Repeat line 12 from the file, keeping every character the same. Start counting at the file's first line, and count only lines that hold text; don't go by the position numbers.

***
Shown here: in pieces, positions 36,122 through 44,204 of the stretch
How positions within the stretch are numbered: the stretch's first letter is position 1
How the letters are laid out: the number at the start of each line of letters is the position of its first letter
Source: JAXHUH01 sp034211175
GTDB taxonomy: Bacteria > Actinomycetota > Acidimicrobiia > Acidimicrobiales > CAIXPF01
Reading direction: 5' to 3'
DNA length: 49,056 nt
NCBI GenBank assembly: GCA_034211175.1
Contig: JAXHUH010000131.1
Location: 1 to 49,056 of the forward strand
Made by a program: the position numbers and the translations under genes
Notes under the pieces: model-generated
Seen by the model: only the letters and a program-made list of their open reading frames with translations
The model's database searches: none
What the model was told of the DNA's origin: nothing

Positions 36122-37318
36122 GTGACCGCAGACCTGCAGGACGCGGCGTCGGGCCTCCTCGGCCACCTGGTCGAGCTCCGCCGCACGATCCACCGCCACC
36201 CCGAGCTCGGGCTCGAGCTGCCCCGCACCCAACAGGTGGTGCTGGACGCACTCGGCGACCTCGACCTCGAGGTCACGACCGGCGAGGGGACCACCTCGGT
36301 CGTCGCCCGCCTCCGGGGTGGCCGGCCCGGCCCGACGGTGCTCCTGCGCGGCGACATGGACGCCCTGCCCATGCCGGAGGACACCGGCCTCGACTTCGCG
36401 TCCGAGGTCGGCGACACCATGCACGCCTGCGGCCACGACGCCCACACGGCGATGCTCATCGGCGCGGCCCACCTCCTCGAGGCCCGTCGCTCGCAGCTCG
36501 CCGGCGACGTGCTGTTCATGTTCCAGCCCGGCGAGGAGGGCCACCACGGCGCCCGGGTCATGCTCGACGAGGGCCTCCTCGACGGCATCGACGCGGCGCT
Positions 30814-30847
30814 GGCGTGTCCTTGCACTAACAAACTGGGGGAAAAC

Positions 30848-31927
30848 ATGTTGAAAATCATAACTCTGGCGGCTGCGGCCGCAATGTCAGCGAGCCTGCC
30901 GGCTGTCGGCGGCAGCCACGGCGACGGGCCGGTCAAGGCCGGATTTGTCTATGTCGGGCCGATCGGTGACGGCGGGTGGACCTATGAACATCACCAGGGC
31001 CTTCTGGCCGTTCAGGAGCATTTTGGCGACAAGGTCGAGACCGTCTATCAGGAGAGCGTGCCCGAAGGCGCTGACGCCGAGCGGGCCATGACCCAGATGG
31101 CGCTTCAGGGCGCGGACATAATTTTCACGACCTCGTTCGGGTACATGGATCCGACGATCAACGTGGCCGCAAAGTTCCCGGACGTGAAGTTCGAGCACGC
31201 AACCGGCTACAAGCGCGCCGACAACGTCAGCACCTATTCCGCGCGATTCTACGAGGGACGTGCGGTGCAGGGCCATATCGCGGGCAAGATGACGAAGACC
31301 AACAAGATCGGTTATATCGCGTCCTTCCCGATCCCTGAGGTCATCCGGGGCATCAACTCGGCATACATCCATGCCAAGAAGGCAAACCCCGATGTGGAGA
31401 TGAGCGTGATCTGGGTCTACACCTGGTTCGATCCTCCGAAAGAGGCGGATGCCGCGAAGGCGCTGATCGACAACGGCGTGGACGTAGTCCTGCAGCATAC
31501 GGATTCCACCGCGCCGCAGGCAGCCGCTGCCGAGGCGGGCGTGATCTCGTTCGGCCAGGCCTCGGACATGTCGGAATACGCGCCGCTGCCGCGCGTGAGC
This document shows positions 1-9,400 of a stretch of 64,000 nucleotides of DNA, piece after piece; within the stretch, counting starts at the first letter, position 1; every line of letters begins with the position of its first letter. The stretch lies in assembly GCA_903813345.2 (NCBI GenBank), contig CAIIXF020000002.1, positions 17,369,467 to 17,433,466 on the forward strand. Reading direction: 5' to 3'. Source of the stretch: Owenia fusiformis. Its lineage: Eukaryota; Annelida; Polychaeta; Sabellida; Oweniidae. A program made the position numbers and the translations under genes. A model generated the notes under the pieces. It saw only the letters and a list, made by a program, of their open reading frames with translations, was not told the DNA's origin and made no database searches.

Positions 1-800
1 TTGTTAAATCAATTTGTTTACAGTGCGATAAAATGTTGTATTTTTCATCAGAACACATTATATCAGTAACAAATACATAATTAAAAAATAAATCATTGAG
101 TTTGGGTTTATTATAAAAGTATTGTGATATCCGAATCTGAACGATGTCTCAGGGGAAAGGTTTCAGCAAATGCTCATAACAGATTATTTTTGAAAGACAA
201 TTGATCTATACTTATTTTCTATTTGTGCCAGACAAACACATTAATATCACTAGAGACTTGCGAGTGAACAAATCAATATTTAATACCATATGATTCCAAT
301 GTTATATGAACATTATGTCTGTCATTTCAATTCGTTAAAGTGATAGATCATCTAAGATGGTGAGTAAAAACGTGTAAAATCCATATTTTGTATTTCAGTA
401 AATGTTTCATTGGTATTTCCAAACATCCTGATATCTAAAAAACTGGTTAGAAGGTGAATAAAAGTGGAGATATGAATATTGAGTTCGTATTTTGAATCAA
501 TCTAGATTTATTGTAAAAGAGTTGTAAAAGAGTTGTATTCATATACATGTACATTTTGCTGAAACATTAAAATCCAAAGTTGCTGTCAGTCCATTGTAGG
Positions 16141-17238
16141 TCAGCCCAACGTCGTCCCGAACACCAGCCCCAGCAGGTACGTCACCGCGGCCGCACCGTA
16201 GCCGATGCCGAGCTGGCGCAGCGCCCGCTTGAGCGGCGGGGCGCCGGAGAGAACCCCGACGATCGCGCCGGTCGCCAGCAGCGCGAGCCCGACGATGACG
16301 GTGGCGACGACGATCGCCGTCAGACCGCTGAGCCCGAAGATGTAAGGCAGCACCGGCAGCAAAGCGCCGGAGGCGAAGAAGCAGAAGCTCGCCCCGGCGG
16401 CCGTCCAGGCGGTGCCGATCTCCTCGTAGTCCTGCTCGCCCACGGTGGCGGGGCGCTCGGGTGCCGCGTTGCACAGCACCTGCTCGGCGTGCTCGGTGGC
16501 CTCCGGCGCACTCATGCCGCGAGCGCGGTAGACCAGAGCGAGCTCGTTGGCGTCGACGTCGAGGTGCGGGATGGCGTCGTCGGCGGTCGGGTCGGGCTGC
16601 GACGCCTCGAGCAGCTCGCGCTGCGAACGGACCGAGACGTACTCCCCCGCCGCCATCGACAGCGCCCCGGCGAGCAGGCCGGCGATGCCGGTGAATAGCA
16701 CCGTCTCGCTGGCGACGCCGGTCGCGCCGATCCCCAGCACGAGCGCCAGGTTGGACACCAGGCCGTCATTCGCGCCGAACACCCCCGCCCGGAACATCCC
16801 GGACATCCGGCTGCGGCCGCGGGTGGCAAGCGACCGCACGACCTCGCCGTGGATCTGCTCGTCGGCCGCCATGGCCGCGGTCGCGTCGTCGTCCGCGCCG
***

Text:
Notes under the pieces: model-generated